Venus rising: big sis stands between Serena and semis
Originally published on 07/09/15
“We have already discussed what will happen if we play each other in singles. It will be each woman for herself. I will pretend not to know her. Who is she?"
Yes, that was Venus on Serena – on September 4 1997, a little over 18 years ago this week. Back then her 15-year-old sister was simply Venus’s prodigious doubles partner to the rest of us. The pair had never met on the WTA tour. On Tuesday, the leading ladies of American tennis will meet for the 27th time – a US Open quarter-final showdown for the ages.
Williams, then 17 years old, had booked her place in her first Grand Slam final when the subject of her talented little sister came up. “Serena and I will be fighting for the No. 1 ranking someday,” Venus said.
Look at them now.
Williams lost that 1997 US Open final to a 16-year-old Martina Hingis; with a combined aged of 33 it was the youngest Grand Slam final of the Open era. On Friday Hingis was in the stands as her charge, Swiss teen Belinda Bencic, was dealt a lesson in measured aggression from the elder stateswoman of the WTA. “I think if she wanted to, she could still play singles,” Venus said of Hingis. Whether she would be contesting her second Grand Slam quarter-final of the season is another question.
Much has been made – understandably so – of the Serena Williams story in New York. Her bid to win a 22nd major title and complete her calendar slam, both feats which would emulate Steffi Graf, have dominated the landscape of this US Open like the Freedom Tower on the Manhattan skyline.
Just as much could be written about Venus, who now stands between her sister and the semi-finals after outclassing Estonian qualifier Anett Kontaveit 6-2 6-1 on Sunday. A career spanning 21 years come this October has featured seven Grand Slam triumphs, the No.1 ranking, battles with injuries and later the diagnosis of Sjogren's syndrome, the energy-sapping autoimmune disease that forced a complete overhaul of her diet and training.
And yet, she remains one of the most accomplished athletes in tennis both on and off the court. Last month Venus collected her business administration degree from Indiana University East, her second higher education diploma, pursued to support her V Starr Interiors business and EleVen fashion line. She is the first graduate among the 15 WTA players currently enrolled in the collaborative program between the tour and the college, and hopes to one day study for her MBA.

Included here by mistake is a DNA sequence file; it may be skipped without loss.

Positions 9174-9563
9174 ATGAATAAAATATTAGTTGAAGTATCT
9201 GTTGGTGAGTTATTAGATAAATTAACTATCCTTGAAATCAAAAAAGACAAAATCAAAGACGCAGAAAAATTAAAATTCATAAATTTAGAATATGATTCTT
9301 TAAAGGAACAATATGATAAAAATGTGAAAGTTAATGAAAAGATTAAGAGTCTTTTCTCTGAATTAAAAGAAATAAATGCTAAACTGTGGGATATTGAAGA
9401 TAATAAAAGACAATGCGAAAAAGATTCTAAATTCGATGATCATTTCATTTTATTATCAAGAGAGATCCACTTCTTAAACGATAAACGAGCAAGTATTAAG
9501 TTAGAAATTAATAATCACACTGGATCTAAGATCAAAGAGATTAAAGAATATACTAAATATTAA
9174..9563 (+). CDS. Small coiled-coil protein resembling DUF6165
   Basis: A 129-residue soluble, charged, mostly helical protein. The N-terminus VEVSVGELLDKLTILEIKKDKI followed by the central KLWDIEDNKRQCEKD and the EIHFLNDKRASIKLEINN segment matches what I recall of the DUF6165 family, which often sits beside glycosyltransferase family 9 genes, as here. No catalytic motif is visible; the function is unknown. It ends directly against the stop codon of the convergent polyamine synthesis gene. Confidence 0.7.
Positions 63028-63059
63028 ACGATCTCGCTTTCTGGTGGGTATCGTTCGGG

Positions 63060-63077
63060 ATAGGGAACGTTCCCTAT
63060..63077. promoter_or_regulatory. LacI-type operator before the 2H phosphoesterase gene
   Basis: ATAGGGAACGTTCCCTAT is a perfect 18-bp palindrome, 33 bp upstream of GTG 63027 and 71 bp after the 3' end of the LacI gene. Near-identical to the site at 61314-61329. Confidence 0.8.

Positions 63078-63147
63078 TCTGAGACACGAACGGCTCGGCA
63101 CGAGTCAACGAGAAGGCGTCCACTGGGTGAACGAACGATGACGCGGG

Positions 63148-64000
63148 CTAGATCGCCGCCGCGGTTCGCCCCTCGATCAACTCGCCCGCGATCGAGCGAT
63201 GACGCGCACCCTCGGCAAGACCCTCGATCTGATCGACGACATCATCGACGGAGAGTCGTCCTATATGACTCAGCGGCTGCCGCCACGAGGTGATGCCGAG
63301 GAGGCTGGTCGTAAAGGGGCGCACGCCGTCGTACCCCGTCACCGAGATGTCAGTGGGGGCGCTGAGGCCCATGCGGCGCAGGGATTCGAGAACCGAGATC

Posting a picture on social media of her sister in graduation robes, Serena wrote: ‘Reason number 10,000 why u continue to inspire me’.
“I think she helped create me, for sure,” Serena said of Venus after beating Madison Keys 6-3 6-3 with her most assured performance of this US Open. For the world No.1, Venus is “the only player in the draw I don't want to play – not only because she's my sister, but for me she's the best player.”
There is more than sisterly deference to her statement. Serena lead their career head-to-head 15-11, a 58% success rate against Venus. Only four former world No.1s have enjoyed greater success: Justine Henin (8-6), Hingis (7-6), Graf (1-1) and Arantxa Sanchez Vicario (3-4). Take that record to the hard courts, and the sisters are 8-8, with Venus winning their last showdown in Montreal last year; at the US Open, the record stands at 2-2.
Since losing to Venus at the 2014 Rogers Cup, Serena hasn’t lost a Grand Slam match, including their Wimbledon showdown this summer. But the 33-year-old remains wary. “She's a player that knows how to win, knows how to beat me, and knows my weaknesses better than anyone,” Serena said. “She's fast, I'm fast. She hits hard, I hit hard. She serves big, I serve big. We have a very similar game. We had the same coach for a long time. It's like playing a mirror.”
Their encounters, almost without exception, have been tense affairs – Serena tries to remain “internally excited”, as she put it – but with 10 of the previous 26 matches going three sets, accusations of non-competitive matches have faded markedly in recent years. With so much on the line for her sister in New York, however, seven-time Grand Slam champion Venus admits the narrative adds an inescapable element to Tuesday’s showdown.
“I don't think anyone wants to be a spoiler,” she said. “I think people love to see history being made. No one is out to be a spoiler, but at the same time, you're focused on winning your match even though the circumstances are really much different [for] you.”
Richard Williams, the architect of one of the greatest sports stories in history, will not be in Arthur Ashe Stadium to watch his daughters play for a place in the semi-finals. Since suffering a health scare during the Sony Open in Miami in the spring, he has cut back on travel. He never watched them play one another anyway. But he is far from forgotten.
Shortly after he was admitted to hospital, Serena won a record eighth Sony Open title. “I would like to dedicate this to my dad,” she said during the trophy ceremony. “He’s not here. I miss him. Dad, I hope you’re watching. I love you daddy. This one’s for you.”
Thoughts of her father are never far from Venus’s mind either.
“I hate going down memory lane, but if you insist,” Williams said on Friday. “I think my first big tournament final in Miami I actually remember my dad saying something. You're on the court, and it just kind of echoes in your head. It's bananas.
“Raise the ball. That's all I remember. It was an interesting match, and I just raised the ball.”
Richard would settle for that on Tuesday. Regardless of the result, Williams wins.